Recently, there has been a lot of attention in the media about how much food is wasted both in the U.K and worldwide. The U.K has signed up to a global sustainable target of halving food waste by 2030. Taking steps to reduce our food waste will not only save people money, but will help the environment by decreasing greenhouse gas emissions responsible for driving climate change.
Each year, UK households throw away 4.5 million tonnes of food that could be eaten. That is enough to fill the equivalent of 8 Wembley Stadiums or 3,600 Olympic sized swimming pools!!
Some of the most common wasted products are milk, bread, potatoes, tomatoes, bananas and poultry.
The top 3 wasted food items are:
Bread (more on this later)
Good news about food waste
Perhaps one of the few good things to come out of the first lockdown was that the U.K managed to reduce its waste by 20% compared to 2019 levels. This encouraging finding is likely to be because people spent more time planning and cooking meals in their home. Another great piece of news reported by the charity Hubbub is that over half of U.K consumers now value food more highly than pre-coronavirus levels.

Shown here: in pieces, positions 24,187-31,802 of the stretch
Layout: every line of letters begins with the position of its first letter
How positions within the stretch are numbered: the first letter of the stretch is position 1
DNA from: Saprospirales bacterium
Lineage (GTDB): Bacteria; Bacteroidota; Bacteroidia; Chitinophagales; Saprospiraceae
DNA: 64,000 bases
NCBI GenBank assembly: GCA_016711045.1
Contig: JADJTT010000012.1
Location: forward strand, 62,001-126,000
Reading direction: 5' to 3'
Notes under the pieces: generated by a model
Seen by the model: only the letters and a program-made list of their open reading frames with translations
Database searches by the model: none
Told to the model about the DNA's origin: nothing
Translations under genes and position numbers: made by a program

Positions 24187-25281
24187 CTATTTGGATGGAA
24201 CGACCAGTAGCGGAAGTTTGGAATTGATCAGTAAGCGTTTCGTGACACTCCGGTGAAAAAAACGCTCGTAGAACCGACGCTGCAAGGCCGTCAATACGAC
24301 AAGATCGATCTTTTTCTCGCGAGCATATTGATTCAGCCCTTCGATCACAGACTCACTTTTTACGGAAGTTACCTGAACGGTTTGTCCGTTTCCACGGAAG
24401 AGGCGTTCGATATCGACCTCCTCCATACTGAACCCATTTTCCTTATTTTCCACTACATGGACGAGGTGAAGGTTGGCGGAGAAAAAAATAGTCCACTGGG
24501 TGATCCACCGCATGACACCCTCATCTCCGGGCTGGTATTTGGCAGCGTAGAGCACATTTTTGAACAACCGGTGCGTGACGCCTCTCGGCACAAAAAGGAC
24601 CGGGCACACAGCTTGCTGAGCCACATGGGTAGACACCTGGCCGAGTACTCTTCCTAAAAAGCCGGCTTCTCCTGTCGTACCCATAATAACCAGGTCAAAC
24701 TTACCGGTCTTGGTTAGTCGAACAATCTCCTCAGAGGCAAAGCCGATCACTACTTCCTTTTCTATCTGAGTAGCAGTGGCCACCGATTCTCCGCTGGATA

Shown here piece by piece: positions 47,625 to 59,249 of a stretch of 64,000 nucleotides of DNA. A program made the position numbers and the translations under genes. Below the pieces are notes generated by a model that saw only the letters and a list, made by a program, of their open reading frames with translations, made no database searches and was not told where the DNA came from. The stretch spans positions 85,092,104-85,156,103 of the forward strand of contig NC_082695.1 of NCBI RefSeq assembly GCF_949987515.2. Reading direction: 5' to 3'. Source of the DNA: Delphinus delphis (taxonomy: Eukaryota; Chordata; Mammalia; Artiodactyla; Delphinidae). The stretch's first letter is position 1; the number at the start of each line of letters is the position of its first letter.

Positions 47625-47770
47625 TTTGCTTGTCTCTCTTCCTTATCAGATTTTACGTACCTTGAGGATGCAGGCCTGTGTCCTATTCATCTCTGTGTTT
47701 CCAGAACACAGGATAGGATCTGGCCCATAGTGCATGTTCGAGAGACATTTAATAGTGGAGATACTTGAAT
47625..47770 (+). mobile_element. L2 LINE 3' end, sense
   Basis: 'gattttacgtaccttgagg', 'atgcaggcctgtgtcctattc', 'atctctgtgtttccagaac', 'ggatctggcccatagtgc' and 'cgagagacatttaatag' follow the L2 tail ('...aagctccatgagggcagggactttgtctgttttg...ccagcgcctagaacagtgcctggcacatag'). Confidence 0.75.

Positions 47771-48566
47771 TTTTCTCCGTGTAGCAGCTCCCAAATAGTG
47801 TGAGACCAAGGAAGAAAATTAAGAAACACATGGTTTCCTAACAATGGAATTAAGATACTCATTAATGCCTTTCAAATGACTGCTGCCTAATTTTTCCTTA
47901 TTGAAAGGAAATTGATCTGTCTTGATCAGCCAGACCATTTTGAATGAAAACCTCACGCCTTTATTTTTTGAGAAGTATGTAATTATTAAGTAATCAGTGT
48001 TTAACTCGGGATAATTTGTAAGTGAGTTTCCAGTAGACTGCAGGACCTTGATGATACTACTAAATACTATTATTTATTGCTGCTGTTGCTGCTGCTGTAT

Let’s not waste our progress!
Fortunately, cutting the amount of food waste is one of the easiest actions we as individuals can take to reduce our environmental impact.
1. Use your senses
Research has shown that U.K households throw away food that could have been eaten. Part of the problem is that shoppers misinterpret food labels. For instance, ‘best before’ labels are often misleading with food being able to be consumed weeks, sometimes months after the date.
A recent campaign Look, Smell, Taste, Don’t Waste launched by the food waste app Too Good To Go is encouraging people to judge for themselves whether food is still edible. Now is the time to get up close and personal with your groceries. Remember, don’t be hasty, it could still be tasty!
2. Store and please don’t ignore!
A key way to prevent food waste at home is to ensure it’s stored correctly. For instance, freezing food is a great way to preserve it. The Love Food Hate Waste campaign has produced this useful guide on the best ways to store different foods.
Some great food storage tips include:
- Wrapping lettuce in kitchen towel and placing it in an airtight bag in the fridge, to keep it fresher for longer.